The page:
Thursday, April 28, 2011

why hard numbers for race and poverty matter more than percentages

Poverty in the US is racially disproportionate, but if you focus exclusively on that fact, you lay the grounds for two lies:

1. The racist lie: People of color are disproportionately poor because they're lazy or incapable.

2. The antiracist lie: Poverty is primarily a problem for people of color.

Poverty in the US cuts across race and gender. Antiracists think the solution is to make the class system racially proportionate. Socialists think the solution is to end the class system.

The last time I checked, the poverty percentages looked like this:
Poverty rates for Blacks: 24.7 percent
Hispanics: 21.9 percent
Non-Hispanic Whites: 8.6 percent
Asians: 9.8 percent
The hard numbers looked like this:
Asian persons in poverty: 992,856 (2.92% of the people in poverty)
Black or African American persons in poverty: 9,168,000 (25.17% of the people in poverty)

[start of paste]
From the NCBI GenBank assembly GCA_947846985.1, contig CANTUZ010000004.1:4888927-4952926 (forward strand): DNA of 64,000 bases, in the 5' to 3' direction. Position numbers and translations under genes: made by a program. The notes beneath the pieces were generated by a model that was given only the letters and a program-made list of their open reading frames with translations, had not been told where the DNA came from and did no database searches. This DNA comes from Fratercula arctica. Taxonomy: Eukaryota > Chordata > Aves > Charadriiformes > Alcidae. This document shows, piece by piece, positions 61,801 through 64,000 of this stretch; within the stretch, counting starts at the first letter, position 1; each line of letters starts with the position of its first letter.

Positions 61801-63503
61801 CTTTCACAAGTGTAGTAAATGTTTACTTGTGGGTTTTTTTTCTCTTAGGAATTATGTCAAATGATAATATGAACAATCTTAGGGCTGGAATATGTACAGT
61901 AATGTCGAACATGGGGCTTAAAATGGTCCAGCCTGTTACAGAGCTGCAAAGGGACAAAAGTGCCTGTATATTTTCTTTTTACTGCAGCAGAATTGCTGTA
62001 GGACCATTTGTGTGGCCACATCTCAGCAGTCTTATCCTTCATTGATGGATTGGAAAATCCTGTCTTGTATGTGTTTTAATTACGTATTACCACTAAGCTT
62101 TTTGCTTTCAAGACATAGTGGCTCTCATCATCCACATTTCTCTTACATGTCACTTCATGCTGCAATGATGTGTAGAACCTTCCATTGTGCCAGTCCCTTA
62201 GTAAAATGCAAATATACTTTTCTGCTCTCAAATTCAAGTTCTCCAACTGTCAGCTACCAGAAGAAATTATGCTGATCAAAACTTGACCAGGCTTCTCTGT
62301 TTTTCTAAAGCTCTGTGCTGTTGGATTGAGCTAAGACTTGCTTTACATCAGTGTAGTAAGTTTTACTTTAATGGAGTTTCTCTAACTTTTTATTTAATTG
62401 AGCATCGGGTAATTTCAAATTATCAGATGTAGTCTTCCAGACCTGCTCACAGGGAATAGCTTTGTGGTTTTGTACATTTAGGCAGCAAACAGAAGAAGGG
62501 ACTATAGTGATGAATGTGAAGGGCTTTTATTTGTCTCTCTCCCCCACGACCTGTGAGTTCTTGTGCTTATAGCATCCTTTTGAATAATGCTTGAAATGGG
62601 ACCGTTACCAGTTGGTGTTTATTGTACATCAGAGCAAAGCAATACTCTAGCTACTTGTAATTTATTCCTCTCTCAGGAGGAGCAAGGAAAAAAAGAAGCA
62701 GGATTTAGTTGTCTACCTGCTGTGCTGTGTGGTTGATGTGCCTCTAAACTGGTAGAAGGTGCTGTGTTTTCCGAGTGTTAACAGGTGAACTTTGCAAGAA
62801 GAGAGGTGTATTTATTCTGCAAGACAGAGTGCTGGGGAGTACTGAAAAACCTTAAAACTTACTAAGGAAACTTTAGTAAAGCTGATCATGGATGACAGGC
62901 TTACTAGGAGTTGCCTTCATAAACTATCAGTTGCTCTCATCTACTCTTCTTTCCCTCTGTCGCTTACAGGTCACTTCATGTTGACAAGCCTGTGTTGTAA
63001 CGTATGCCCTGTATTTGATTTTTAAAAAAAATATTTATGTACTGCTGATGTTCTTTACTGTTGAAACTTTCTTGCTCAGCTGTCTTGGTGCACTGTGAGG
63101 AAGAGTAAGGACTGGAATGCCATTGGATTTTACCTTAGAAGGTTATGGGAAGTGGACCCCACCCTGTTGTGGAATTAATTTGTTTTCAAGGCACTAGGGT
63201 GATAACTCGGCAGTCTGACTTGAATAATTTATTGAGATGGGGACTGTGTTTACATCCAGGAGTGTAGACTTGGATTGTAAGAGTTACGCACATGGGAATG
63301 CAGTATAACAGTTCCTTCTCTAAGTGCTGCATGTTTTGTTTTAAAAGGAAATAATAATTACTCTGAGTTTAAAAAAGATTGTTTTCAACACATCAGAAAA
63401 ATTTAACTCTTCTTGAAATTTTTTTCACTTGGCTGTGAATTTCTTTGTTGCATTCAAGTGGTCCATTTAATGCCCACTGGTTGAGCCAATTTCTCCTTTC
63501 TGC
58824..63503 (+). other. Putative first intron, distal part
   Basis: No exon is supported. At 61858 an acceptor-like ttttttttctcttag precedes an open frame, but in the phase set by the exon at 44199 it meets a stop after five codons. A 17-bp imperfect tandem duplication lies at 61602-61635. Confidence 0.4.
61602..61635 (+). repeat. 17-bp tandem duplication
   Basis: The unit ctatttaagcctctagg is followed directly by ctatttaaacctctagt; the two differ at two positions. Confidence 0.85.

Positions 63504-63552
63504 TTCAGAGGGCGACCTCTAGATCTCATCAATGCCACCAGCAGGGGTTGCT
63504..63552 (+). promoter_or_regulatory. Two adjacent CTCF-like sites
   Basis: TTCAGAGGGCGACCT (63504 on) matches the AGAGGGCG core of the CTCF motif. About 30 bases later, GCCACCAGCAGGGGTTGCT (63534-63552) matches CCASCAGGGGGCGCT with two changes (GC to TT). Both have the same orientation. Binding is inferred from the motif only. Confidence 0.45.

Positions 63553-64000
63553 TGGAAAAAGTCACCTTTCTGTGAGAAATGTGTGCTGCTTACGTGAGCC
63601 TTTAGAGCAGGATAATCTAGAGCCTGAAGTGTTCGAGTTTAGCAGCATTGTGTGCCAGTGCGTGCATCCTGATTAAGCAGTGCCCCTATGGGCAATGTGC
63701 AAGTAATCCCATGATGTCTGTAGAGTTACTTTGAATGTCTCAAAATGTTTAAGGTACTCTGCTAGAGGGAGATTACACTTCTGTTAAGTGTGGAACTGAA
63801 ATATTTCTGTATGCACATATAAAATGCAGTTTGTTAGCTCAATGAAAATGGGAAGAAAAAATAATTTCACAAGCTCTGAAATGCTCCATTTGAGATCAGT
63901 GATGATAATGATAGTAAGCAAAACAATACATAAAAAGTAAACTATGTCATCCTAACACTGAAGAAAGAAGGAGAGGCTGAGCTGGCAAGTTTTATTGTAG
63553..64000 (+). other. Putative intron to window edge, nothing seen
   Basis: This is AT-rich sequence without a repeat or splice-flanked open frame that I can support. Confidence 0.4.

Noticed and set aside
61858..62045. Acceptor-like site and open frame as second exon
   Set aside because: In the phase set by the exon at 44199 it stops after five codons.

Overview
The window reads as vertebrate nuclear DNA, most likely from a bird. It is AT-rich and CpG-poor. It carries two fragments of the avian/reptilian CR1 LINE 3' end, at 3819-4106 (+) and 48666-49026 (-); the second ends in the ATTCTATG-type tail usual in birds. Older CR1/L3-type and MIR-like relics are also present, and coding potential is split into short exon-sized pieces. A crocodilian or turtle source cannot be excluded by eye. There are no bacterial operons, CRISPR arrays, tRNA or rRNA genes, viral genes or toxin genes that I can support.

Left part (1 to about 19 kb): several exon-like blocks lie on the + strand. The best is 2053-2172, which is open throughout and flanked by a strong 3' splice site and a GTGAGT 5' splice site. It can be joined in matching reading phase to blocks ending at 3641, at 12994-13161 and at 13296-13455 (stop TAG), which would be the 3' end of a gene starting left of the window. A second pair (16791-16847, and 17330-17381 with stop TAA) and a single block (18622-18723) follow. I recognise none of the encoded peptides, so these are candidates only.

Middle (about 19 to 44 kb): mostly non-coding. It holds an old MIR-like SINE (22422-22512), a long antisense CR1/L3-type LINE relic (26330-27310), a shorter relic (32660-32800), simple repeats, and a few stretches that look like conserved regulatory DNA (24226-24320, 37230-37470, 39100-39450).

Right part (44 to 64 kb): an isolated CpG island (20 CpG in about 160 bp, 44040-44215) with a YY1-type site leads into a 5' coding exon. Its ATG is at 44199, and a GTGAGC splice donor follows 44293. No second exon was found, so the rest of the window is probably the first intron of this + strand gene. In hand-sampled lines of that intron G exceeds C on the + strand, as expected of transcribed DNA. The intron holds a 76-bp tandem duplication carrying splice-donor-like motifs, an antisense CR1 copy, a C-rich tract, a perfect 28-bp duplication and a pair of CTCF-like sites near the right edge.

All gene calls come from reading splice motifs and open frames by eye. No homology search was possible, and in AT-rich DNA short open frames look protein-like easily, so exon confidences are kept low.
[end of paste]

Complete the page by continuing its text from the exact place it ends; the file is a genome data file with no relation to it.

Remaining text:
Hispanic or Latino persons in poverty: 9,368,000 (22.68% of the people in poverty)
non-Hispanic Whites persons in poverty: 16,227,000 (49.23% of the people in poverty)
The hard numbers of Americans in poverty continue to increase, but the racial percentages haven't changed in decades. Shortly before his death, Martin Luther King wrote:
In the treatment of poverty nationally, one fact stands out: there are twice as many white poor as Negro poor in the United States. Therefore I will not dwell on the experiences of poverty that derive from racial discrimination, but will discuss the poverty that affects white and Negro alike.

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